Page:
Many African and Asian nations, and most Africans of the diaspora, put the issue of a formal apology for slavery and colonialism, as well as concomitant reparations at the forefront of their Durban agenda. Chattel slavery in the Americas and the colonial extraction of materials and labor in Asia and Africa produced the values that fueled the industrial revolution in northwest Europe and northeastern America. Without that free labor, it is unlikely that we'd have such a disparity of wealth across the globe: colonialism made whiteness a form of property, and that possession was then cashed in by self-designated whites for the resources of the world. The best justification for this is John Locke's Second Treatise, where he writes that only those who use god's resources ("whites" such as himself) have title to the soil, whereas those who do not (such as Amerindians) may be freely expropriated. The bill for unpaid back wages was tendered at Durban.
Europe and the US of course did not want to pay that bill; indeed they did not want to start the conversation about reparations. The former colonies asked that slavery and colonialism must be deemed a "crime against humanity," a formulation rejected by the European Union and the US since it might, according to representatives of the EU, open whiteness up to lawsuits. The Zimbabwean minister of justice, himself rather compromised by the lawless land grabs, nevertheless was on point when he said that the EU and the USA "are more worried about their wallets than moral issues." The EU stayed the distance of the negotiations, eager to tender an apology for slavery and colonialism and ask that the world community, and particularly the former colonial states, contribute to "restore the dignity of the victims." The United States had already left the conference by the time these negotiations came up, so that their representative did not have to reveal that the dollar is far more important than the dignity of its own citizens. If the EU at least came to the table with talk of "contributions," the US government in recent years has shown that it is averse to even such an approach (with the demise of even liberal measures, such as welfare and other social programs, toward building the capacity of impoverished people of color).
Israel provided the US with the high ground. Rather than deal with the mess of history, the US could leave the WCAR on a white horse, as the champion of a state that portrays itself as a victim. Israel bore more weight for the US State Department than its own citizens, particularly African Americans who, poll data indicates, overwhelmingly support some form of reparations (often as a social investment fund rather than as individual paychecks). The US NGO delegation, a full fourth of the total NGOs at Durban, found that they had less input into the State Department, and indeed felt treated as interlopers in a discussion among the powers. The issue of reparations, then, was occluded by the question of Israel.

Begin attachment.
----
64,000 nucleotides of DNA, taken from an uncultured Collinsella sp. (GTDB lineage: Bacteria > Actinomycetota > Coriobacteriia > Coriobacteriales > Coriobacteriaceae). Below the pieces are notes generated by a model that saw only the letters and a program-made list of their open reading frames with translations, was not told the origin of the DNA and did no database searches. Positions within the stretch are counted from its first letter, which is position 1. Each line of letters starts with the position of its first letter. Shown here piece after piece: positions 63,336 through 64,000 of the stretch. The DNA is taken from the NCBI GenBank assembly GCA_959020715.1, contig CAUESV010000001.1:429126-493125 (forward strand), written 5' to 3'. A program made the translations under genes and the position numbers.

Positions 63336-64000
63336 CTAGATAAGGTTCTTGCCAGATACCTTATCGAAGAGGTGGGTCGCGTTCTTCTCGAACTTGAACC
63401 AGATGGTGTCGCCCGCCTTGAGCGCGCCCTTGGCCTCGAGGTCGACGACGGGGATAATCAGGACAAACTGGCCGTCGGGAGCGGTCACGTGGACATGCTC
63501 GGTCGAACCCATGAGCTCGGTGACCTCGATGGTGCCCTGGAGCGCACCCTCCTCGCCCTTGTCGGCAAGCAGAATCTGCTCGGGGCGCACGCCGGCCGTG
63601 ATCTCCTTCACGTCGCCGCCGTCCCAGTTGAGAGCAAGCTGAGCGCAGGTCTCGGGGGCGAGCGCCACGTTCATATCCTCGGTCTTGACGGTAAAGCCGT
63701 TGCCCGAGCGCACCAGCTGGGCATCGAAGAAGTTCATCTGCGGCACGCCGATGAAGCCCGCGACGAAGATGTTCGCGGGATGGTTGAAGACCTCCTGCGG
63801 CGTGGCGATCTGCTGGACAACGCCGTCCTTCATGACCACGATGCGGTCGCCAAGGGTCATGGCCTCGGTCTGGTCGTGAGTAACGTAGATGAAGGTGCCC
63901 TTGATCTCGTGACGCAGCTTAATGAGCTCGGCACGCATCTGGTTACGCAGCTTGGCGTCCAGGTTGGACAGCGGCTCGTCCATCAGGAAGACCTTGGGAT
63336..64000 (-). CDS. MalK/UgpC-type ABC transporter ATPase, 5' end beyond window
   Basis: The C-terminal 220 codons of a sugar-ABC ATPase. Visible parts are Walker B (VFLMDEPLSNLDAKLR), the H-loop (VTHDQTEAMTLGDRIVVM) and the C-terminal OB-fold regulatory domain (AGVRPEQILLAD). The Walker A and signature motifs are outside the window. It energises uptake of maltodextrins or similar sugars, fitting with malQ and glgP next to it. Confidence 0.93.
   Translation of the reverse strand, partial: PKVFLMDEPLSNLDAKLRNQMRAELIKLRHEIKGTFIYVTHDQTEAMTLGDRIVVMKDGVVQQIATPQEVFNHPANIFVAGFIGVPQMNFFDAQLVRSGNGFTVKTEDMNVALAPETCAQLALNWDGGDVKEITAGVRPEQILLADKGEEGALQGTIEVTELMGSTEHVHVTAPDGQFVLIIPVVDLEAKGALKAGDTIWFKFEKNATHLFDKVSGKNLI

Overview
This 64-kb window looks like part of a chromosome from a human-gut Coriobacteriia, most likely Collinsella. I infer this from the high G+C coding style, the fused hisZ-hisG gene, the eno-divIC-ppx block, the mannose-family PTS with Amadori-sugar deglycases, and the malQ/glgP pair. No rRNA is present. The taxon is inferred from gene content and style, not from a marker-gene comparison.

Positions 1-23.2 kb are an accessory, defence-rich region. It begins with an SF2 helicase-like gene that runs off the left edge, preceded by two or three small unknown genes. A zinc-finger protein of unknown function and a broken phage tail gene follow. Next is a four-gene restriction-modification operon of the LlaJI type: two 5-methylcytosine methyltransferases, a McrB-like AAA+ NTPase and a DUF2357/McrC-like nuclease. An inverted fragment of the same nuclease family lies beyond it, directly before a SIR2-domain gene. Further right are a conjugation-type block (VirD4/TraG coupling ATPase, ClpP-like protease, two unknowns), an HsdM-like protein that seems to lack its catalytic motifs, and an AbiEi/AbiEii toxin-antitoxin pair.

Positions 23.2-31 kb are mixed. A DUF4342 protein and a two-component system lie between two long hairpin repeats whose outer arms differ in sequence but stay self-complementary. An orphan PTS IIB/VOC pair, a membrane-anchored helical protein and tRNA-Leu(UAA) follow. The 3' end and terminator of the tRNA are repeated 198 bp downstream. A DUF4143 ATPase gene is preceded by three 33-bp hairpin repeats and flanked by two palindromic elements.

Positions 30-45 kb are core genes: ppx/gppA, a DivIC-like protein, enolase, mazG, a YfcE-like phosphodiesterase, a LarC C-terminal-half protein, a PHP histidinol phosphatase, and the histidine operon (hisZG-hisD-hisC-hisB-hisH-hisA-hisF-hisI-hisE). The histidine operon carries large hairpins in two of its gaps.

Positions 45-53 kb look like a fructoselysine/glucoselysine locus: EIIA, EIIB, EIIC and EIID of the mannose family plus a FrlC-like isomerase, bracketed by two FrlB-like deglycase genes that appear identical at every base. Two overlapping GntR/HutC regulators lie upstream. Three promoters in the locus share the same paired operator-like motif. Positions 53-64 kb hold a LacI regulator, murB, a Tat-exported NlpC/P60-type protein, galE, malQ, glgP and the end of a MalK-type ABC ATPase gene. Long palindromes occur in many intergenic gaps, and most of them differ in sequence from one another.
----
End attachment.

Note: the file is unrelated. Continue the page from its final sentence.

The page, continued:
We're drinking tea outside the mosque, and I'm talking to my two new friends who migrated from Lahore a decade ago. We keep fighting each other for land, he tells me, when we should be aware that the ground is being taken away from under us. Neoliberal globalization wants to retain the advantages secured by history and to undermine the limited gains made by import-substitution style anti-racist justice. And the wily guardians of the old order, such as the US, turn us away from those issues, prevent a discussion of such problems, and make a tragic situation the convenient scapegoat for their own mendacity. Durban's failures, then, were occasioned less by the scattered debates that taught us so much about the different forms of oppression around the world. Culpability for the failure must be borne by the US and the EU, both eager to protect their pocketbooks and to avoid the appearance of callous racism rather than put the creditors at bay. No bill goes unpaid: at least the capitalist core should know that! --